Adventure Play – Past, Present, Future

As a creator of active play systems, I’ve been a huge fan of Adventure Playgrounds. It has been disappointing that they have not been more popular. It would not surprise me to learn that 99.9% of all children in America have not set foot on one. There are many reasons for this failure to thrive but let us, for the moment, accept this as reality.

At its core, Adventure Playgrounds are a great example of “loose part play” Ever since Simon Nicholson developed the Theory of Loose Parts, the term has been used primarily for small parts like blocks. Adventure Playgrounds, in contrast, use large parts. Unfortunately, the venue for large motor play is fully occupied by static equipment. Since I’ve played a major role in creating and popularizing these systems, I feel obligated to push back on their monopolization of public play spaces.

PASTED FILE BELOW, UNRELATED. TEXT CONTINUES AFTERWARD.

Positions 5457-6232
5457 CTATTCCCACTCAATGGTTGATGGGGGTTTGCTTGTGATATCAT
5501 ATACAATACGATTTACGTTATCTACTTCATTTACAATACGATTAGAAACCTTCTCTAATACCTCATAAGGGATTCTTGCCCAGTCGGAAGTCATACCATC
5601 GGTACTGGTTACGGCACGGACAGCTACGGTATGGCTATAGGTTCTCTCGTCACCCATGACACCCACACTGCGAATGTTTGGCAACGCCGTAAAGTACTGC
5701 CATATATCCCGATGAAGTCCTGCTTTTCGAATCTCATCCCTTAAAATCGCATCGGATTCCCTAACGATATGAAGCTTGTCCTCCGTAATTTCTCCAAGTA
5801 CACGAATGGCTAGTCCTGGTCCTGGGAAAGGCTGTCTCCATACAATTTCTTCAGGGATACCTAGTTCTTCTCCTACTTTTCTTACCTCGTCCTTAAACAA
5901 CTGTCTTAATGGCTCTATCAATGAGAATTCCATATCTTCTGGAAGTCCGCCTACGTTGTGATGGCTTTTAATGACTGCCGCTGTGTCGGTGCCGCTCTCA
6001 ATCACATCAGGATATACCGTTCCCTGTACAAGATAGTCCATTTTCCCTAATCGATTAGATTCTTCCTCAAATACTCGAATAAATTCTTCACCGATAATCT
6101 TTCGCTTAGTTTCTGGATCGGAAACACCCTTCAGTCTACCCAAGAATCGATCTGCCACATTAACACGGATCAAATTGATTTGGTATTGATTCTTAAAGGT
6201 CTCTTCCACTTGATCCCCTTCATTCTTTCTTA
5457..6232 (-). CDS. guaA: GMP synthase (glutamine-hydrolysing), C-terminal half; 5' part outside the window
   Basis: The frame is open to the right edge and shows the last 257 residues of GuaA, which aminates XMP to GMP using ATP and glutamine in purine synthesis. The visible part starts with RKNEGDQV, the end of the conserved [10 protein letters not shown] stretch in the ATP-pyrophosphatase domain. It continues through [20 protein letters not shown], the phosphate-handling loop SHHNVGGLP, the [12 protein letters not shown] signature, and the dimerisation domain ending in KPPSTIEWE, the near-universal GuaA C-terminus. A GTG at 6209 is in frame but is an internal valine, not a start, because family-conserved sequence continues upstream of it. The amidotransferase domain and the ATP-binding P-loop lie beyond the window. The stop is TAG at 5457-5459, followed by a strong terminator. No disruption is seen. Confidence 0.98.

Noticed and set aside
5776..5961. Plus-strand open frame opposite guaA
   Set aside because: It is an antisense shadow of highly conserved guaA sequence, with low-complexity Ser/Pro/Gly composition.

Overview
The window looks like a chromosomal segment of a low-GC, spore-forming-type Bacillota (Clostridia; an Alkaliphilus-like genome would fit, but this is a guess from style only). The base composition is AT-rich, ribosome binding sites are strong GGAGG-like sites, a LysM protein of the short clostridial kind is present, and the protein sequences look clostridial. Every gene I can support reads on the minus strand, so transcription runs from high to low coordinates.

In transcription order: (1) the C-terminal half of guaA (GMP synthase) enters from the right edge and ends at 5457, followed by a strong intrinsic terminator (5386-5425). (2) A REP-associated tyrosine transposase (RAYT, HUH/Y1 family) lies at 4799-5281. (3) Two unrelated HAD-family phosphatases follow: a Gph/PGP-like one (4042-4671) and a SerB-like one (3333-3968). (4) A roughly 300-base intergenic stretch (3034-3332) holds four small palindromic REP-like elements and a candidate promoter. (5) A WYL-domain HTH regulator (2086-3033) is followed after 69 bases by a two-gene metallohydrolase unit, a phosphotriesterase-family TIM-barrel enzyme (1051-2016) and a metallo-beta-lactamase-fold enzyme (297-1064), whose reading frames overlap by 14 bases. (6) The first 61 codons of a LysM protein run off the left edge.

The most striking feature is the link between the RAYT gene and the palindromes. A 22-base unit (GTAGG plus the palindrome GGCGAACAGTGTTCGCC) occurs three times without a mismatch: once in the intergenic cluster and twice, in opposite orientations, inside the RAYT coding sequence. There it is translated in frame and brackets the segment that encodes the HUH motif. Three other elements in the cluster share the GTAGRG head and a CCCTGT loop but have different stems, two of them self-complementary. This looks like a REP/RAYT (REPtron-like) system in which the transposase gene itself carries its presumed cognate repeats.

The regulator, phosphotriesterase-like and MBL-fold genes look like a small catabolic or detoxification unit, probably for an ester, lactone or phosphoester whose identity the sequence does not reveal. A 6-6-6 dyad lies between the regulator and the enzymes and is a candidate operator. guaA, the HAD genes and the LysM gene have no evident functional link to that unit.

The question becomes, since large motor loose part play is so beneficial for children, what can be done to bring it to the mainstream?

The good news is that such a movement is already taking place in China. Over the past decade, the Anji Play program for early childhood education created by Cheng Xueqin has grown from one school to become a standard approach throughout China. Any fan of Adventure Playgrounds can take one look at the image below and recognize the similarities.

What makes Anji Play thrive?

Photo Anji Play